I’ve done a few shark dives in Fiji and around Australia, and night dives with sharks can be exhilarating but the scariest encounter I had was a pack of giant barracuda on a night dive on the Barrier Reef which I wrote about in The Dark Queen, a short story about an underwater archaeologist diving on the buried city of Thonis-Heraklion. You can listen to me read you The Dark Queen if you fancy trying the audiobook.
Wreck diving can be scary, but they can also be fantastic if you plan it well and go with an experienced guide. I have an obsession with memento mori, remember that you will die, and wrecks are evidence of the end of things but also how life continues after we’re gone. Wrecks are death and resurrection in one dive.
In the Bay of Islands, New Zealand, you can dive on the Rainbow Warrior, the Greenpeace ship blown up by the French in 1985. The hulk of the ship is starting to collapse now so you can’t go too far inside but it’s now a reef, the hull covered with rainbow anemone, fish darting in and out the portholes, huge crayfish making nests in the crevices.
I’ve done a few other wrecks including the Waikato out of Tutukaka which is quite big and sunk deliberately to form an artificial reef. With wreck dives, water will surge through the openings so if you’re inside, the best thing to do is wrap your arms around yourself so you don’t hit anything with your hands or get tangled. Then relax, and go with the surge. When it pulls you back, don’t kick against it, just relax and let it drag you back. When the surge moves in the direction you want to go, kick with it and you’ll accelerate forwards. Super fun once you understand how it works!
I remember trying to fight the surge in a wreck once and beginning to panic. Then I had this moment of realization that I had to just let go. The water would always be more powerful than me. Once I relaxed into it, the wreck was a whole different experience. So often with travel, you can’t control everything. Sometimes the best thing is just to relax and go with the flow.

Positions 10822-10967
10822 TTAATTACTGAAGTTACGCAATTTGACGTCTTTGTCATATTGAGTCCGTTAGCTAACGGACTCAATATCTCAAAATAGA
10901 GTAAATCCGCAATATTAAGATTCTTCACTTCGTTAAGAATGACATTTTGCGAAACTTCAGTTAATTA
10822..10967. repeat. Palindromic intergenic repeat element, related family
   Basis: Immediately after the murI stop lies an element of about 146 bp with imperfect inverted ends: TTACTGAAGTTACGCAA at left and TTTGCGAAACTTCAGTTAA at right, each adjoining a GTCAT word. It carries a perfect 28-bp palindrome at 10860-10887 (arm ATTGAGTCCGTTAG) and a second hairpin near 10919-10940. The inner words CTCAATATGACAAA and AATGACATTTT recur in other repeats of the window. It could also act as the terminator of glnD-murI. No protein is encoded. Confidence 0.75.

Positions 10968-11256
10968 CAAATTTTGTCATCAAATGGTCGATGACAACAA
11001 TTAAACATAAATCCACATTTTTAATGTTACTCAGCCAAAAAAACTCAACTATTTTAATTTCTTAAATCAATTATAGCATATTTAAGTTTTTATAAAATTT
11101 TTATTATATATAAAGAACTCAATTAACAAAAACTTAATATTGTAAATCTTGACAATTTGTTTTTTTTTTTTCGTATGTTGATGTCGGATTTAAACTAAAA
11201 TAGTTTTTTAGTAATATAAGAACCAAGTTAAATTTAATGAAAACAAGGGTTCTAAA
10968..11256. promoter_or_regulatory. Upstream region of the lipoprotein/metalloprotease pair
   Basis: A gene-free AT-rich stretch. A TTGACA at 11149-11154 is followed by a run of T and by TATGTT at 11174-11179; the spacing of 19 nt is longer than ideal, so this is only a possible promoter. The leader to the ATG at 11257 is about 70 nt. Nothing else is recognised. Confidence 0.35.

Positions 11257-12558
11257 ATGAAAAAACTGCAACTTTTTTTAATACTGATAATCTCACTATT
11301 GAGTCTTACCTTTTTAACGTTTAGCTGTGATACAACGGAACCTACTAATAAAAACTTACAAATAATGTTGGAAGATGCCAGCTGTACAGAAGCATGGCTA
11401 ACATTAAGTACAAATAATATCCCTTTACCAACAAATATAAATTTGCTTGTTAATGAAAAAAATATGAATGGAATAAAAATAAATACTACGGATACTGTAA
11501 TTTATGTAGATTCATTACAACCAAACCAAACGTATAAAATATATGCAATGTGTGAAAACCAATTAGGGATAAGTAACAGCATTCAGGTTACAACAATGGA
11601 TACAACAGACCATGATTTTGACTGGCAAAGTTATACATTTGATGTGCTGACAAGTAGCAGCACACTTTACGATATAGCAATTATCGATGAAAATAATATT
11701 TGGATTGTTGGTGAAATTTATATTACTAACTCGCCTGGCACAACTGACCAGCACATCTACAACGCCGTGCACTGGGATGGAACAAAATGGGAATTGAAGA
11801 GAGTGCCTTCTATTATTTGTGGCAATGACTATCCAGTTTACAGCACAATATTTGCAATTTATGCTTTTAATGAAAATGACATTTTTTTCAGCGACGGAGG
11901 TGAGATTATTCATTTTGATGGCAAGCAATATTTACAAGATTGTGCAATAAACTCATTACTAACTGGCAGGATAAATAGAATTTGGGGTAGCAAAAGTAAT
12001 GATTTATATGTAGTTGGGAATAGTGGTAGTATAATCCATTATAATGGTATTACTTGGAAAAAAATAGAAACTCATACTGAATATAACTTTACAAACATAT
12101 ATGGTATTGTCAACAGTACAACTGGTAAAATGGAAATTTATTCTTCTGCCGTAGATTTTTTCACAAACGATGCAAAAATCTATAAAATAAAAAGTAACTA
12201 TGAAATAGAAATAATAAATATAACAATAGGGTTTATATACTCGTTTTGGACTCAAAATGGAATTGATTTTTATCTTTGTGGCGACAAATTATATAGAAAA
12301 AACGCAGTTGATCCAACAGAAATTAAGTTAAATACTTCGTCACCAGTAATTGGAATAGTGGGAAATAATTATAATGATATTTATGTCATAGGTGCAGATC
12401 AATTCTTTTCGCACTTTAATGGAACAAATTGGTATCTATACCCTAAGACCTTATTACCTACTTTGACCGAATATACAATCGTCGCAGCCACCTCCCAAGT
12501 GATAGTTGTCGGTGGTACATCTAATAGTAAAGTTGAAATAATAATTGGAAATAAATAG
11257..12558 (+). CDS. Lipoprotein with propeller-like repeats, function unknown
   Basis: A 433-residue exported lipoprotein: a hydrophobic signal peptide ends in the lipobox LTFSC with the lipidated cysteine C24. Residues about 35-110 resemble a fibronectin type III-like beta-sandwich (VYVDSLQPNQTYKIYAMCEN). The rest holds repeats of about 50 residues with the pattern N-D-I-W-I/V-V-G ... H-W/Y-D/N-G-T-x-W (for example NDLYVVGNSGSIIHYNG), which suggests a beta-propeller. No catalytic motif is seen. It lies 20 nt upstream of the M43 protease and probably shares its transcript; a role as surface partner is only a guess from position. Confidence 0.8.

In recreational diving, you should never dive without a buddy, but of course, experienced divers do and enjoy the solitude.
I’d been out on the boats a lot one summer in New Zealand and did a few shallow solo dives so it wasn’t that big a deal, but one particular time, it was incredible viz and I went down to around 40 meters, near the edge of the recreational dive limits. I remember hanging there in mid-water and wanting to stay. I was most likely ‘narked,’ with the euphoria of nitrogen narcosis. I wanted to go deeper. I wanted to stay down there. It wasn’t that I wanted to die, but I didn’t want my time underwater to end. I returned to the surface because I’m responsible and I was working and needed to get back to the boat — but I never dived alone again after that.
Mindfulness and living in the moment
Mindfulness is awareness of the present moment rather than dwelling in memory or planning or worrying about the future. Scuba diving is great for mindfulness because you have to live in the moment, you have to focus on breathing in and out, at experiencing the world around you and accepting your physical reality.
When you scuba dive for recreation, you usually have one tank of air and that’s it. You have to monitor your air levels and if you’re nervous or worried, you’re going to breathe faster and use up your air more quickly. You can tell new divers because they suck their air super fast whereas more experienced divers can last a lot longer at the same depth. Of course, you must never hold your breath, so you’re always breathing in and out, and the bubbles rise to the surface in a kind of meditation.
There are also moments of physical sensation that are hard to find anywhere else. Flying off the edge of a drop-off is like that. Get your buoyancy right so you’re weightless and fin off the edge of a coral reef over the deep blue. It must be the closest that we can get to flying. I’ve been lucky enough to do that in Australia on the Barrier Reef, in Fiji and Tonga, where the visibility goes down a long way and the deep blue could be the sky.
I also appreciate the feeling of insignificance. Again, it’s memento mori. When you scuba dive and look at the fish and the world beneath the water, you realize that it doesn’t matter whether you’re there watching it, or whether you’re dead, or whether the world ends. This life will continue without you. Some might find that morbid, but I love the perspective. It makes me happy to know that the world will continue, even if I don’t.